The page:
My Father, An American Citizen, Has Spent 365 Days In Iran's Evin Prison

02/27/2017 09:40 pm ET Updated Mar 04, 2017
An empty cell inside the high security Evin Prison in Tehran, Iran, 10th February 1986.
Kaveh Kazemi via Getty Images
An empty cell inside the high security Evin Prison in Tehran, Iran, 10th February 1986.

February 22, 2017 marked 365 days that my innocent 80-year-old Iranian-American father, Baquer Namazi has spent in Evin prison.

365 days.

…. the number of days my father has been unjustly imprisoned and held captive in Iran’s notorious Evin prison on absurd charges and allegations of “collaboration with hostile government of America.” The number of days his grandchildren have been deprived of their grandfather, his children of a father and most importantly, my mother from her loving husband…the number of days since I embraced my father…the number of days I never thought I would be putting on paper.

365 days of broken and false promises, retreat and mockery of justice, crushed hopes, indescribable cruelty, officials turning a blind eye to this injustice, and the unbearable pain of having half my family (my father and my brother Siamak Namazi who has been incarcerated since October 15, 2015) ripped away and held captive for reasons beyond human comprehension.

I still hope, every second of every day, that reason and justice will prevail

The number of days a great human being and a true humanitarian has been behind bars; someone who has dedicated his entire life and career to the cause of the poor and impoverished in the worst parts of the world …the number of days an entire world has been deprived of my father’s contributions to humanity and the number of days pursing humanitarian causes has been criminalized in Iran. Causes such as disaster relief for victims of deadly earthquakes that only helped the Iranian people.

365 days of pain remembering how my father’s captors lured him back (by cutting a brief trip from Iran short) on promises of seeing Siamak. My father, who spent three to four days a week prior to his arrest behind Evin prison pleading to see his son, Siamak, and who needed no luring back… and the number of days my father has ended up in the same prison as my brother without a single visit with his son so far.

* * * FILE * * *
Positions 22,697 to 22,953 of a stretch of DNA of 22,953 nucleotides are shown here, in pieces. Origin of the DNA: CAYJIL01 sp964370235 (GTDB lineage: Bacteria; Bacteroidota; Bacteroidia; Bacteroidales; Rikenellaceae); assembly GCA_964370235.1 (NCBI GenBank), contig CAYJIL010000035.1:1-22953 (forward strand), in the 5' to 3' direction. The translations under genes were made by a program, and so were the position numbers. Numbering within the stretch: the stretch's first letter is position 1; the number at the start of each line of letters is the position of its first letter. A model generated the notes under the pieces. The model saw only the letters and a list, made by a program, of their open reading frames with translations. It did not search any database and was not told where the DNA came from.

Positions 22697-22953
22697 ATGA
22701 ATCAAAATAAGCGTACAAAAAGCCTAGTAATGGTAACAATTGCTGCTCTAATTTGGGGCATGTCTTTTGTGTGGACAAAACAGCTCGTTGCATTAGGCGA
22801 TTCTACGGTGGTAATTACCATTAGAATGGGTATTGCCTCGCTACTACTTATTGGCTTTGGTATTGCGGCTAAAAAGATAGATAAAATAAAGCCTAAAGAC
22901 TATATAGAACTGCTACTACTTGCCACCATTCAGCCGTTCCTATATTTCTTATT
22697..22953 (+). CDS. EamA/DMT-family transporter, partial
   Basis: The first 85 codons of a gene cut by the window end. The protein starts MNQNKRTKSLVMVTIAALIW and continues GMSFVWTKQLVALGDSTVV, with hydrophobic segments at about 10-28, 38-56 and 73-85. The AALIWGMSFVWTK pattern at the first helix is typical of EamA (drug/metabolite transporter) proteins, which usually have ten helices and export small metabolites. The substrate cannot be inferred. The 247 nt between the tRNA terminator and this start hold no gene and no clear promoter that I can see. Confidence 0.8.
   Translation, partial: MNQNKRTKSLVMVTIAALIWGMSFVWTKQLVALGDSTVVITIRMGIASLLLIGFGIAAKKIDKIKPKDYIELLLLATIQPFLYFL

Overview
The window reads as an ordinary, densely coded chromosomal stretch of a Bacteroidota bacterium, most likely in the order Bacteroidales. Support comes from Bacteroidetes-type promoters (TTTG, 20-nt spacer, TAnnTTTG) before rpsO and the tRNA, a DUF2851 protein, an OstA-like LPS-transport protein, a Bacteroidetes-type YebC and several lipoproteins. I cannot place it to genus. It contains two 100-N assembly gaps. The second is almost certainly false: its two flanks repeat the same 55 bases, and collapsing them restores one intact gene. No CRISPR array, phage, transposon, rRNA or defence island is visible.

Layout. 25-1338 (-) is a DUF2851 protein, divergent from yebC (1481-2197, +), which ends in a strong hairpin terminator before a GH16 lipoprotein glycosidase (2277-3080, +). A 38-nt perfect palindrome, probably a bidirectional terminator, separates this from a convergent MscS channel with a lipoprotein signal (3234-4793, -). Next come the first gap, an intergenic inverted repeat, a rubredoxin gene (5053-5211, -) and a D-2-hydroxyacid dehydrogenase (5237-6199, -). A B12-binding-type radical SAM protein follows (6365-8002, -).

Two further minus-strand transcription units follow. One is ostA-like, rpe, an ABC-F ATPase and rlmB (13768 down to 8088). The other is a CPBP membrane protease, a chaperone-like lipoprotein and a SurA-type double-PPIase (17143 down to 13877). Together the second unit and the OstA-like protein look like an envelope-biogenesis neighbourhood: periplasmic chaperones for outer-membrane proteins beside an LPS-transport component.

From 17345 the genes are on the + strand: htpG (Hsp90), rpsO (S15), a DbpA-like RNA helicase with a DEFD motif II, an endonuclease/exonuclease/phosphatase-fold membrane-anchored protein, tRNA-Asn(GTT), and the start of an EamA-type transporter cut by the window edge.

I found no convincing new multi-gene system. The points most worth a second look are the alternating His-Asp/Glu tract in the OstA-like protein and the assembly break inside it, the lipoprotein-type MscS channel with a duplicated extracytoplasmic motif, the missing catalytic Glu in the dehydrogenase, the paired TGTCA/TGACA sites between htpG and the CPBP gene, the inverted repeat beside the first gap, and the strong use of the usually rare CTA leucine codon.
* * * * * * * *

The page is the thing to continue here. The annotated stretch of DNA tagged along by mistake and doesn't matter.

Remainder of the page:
365 days of seeing the darkness in humanity at levels one can never have thought possible… 365 days of learning painfully and helplessly of my father’s mental and physical deterioration… and what almost 500 days has done to my brother, Siamak, who like my father did nothing but try to be a responsible human being and to help the Iranian people.

365 days... most of them spent imagining the unimaginable... imagining also what it must be like for my 80 year old father and also my brother Siamak, being where they are… what it is like to have spent time in solitary... to be under relentless pressure of false accusations and constant interrogations... not allowed to see each other when they are only meters away... what it must be like to have their impeccable foundation, their profound beliefs, and their very being questioned to the core with these absurd charges and allegations... what it must be like to become pawns in a game I do not understand and nor suspect I ever will. The political games between Iran and the U.S.; the power game between... I am not even sure who the players are and what motivations they have. I have run out of speculations.

The days, hours and seconds pass torturously slowly for me... but time is running out quickly for my 80-year-old father who has been hospitalized twice since his arrest for reasons still unclear to me. I still hope, every second of every day, that reason and justice will prevail and my innocent father and brother will be released and returned home to their loved ones before it is too late.

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